Saturday, August 29, 2009

Burgers Zoo: Desert

Here's the second Burgers Zoo post, this time about the Desert.
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The Desert ecodisplay is designed to represent a part of the Sonora-desert is Arizona and Mexico. It's a desert very rich in animal and plant life, but you need a bit of luck and good timing to see it.
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We visitied the Desert early in the morning, at noon and in the afternoon and the morning was clearly the best time to see animals. At noon, almost all of them are hidden to escape the heat and in the afternoon we only saw that many birds because the sprinkler system was turned on and they were taking baths.

a pair of White-winged Dove (Zenaida asiatica)
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scared away by a group of children
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a juvenile Northern Cardinale (Cardinalis cardinalis), moulting into adult plumage and bathing in the wet leaves
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a female or juvenile cardinale
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a male Ultramarine Grosbeak (Cyanocompsa brissonii)
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a female Ultramarine Grosbeak
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a female Yellow Grosbeak (Pheucticus chrysopeplus)
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a Turkey vulture (Cathartes aura) - unusual for birds, they find their food (carrion) through their very keen sense of smell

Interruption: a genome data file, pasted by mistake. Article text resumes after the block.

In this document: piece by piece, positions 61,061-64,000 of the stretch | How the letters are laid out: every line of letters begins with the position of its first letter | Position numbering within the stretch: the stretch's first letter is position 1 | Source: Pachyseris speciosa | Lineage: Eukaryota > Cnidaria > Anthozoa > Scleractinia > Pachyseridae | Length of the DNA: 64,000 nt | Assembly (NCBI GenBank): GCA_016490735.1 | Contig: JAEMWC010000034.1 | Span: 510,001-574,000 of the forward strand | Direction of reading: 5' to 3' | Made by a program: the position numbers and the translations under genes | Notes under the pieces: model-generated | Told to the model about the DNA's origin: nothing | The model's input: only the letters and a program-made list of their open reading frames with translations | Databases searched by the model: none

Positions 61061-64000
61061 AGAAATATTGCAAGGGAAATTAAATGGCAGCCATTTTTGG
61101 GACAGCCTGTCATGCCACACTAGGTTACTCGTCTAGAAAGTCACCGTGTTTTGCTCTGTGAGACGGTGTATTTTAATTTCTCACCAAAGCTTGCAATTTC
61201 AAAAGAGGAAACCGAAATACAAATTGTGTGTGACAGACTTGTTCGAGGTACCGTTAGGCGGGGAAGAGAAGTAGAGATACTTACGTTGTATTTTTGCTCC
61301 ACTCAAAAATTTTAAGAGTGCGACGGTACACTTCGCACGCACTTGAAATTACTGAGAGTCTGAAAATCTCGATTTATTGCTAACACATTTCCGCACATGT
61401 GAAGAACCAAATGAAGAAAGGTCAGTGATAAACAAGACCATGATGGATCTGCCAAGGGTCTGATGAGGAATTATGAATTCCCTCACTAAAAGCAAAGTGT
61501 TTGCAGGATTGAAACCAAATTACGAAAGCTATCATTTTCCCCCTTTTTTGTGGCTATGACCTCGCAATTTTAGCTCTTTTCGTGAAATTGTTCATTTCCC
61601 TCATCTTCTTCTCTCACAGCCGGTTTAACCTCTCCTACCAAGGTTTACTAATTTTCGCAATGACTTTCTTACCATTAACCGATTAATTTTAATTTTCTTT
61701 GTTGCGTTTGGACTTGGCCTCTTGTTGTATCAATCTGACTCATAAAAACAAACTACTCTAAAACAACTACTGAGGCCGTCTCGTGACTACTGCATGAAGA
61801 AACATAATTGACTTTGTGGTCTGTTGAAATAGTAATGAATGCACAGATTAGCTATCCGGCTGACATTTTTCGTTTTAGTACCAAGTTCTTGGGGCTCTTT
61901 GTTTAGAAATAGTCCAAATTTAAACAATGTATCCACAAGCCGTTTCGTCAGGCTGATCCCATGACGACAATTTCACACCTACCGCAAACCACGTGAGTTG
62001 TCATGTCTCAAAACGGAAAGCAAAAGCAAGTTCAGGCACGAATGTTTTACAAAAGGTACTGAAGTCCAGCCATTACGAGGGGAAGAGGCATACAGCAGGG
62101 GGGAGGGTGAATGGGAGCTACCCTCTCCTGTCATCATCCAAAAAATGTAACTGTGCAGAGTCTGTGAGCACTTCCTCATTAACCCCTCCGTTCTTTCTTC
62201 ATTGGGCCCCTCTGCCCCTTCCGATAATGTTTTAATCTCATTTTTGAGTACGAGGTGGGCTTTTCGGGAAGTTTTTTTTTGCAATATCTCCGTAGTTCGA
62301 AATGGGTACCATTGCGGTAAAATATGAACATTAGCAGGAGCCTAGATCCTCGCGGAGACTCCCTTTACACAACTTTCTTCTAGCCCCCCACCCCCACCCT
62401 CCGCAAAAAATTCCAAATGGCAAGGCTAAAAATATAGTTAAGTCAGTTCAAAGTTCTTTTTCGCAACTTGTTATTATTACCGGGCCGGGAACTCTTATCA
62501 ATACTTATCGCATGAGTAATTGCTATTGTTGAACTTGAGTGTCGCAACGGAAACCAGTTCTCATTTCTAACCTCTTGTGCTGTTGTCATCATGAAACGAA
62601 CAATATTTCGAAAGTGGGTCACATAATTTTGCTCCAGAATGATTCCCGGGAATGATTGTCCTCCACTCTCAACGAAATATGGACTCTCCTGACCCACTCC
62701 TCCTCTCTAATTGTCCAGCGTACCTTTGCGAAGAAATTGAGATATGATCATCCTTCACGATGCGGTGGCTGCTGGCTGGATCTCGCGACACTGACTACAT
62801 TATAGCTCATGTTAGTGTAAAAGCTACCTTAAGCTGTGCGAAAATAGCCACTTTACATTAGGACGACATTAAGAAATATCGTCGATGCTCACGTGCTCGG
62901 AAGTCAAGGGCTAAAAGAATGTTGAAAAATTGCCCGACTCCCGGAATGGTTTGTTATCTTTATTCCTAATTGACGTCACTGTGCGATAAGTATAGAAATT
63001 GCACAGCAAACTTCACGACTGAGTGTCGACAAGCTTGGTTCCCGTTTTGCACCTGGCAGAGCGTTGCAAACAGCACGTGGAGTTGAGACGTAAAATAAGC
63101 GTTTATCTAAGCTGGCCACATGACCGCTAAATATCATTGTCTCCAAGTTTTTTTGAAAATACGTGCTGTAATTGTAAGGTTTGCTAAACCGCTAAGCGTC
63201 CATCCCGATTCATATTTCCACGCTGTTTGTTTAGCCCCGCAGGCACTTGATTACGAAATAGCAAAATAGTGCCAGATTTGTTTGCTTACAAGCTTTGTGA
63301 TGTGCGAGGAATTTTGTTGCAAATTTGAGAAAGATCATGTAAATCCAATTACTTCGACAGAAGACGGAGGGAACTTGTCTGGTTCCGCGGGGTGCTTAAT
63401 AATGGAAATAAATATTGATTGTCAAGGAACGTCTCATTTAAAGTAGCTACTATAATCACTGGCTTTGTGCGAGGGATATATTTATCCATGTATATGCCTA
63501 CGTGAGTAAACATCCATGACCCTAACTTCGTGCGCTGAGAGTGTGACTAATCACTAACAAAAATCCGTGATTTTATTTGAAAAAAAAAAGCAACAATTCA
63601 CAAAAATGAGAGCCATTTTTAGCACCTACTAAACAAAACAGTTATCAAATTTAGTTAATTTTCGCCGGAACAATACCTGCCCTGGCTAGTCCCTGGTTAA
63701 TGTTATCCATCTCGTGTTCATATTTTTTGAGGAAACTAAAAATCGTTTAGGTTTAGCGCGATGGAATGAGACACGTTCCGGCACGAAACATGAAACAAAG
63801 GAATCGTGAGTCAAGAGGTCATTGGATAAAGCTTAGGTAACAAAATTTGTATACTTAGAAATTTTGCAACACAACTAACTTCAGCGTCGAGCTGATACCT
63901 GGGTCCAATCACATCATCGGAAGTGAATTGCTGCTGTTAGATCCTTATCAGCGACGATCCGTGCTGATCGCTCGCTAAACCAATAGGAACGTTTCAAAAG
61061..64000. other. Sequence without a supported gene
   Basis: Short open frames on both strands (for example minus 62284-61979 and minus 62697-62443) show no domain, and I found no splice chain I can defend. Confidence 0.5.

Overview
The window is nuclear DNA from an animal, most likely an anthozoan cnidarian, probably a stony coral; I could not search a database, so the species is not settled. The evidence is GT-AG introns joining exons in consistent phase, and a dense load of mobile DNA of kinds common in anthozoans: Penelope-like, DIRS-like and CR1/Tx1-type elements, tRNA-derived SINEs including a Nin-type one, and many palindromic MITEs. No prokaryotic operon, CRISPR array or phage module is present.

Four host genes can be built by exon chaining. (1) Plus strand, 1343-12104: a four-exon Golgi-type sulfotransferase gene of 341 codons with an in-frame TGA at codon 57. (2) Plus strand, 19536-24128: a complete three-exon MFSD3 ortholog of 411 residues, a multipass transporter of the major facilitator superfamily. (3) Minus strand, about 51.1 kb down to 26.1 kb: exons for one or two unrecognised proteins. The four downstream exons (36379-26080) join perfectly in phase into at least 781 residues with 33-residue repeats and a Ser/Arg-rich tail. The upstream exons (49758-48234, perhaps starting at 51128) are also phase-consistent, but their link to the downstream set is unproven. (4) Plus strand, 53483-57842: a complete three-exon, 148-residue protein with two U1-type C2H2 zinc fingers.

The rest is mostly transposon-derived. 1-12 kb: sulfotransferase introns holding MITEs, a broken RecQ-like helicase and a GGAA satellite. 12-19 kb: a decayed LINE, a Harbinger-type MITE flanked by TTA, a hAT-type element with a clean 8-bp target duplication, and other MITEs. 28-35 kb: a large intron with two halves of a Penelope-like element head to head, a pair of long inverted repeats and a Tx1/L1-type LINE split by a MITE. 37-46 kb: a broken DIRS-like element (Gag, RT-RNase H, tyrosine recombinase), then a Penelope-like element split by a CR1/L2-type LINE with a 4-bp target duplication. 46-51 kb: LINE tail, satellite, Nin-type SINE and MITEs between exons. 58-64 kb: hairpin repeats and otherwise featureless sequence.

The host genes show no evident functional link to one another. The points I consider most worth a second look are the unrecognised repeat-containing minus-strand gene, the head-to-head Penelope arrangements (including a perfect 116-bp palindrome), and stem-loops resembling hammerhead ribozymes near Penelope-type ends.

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a Collared Peccary (Pecari tajacu)
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the Peccaries and the Bighorn sheep (Ovis canadensis) each had their own enclosure, but most of the other animals were allowed to range freely (including the vultures)
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some nocturnal animals are displayed in a tunnel system that's located between the Desert and the Bush, for example the Kit fox (Vulpes macrotis)
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and the Burrowing Owl (Athene cunicularia)
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the Roadrunner (Geococcyx californianus) also had its own enclosure, otherwise it would prey on the smaller birds and they are very adept hunters, good at sneaking up on other birds, hidden away in grass or undergrowth.
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and here are my favourite birds in the Desert, the Scaled Quail (Callipepla squamata).
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they were always running around in pairs, the female following the male closely, resembling two windup-toys
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The Camera Critters meme has more critters, go and look at them!

Monday, August 24, 2009

MyWorld Tuesday: Sauerland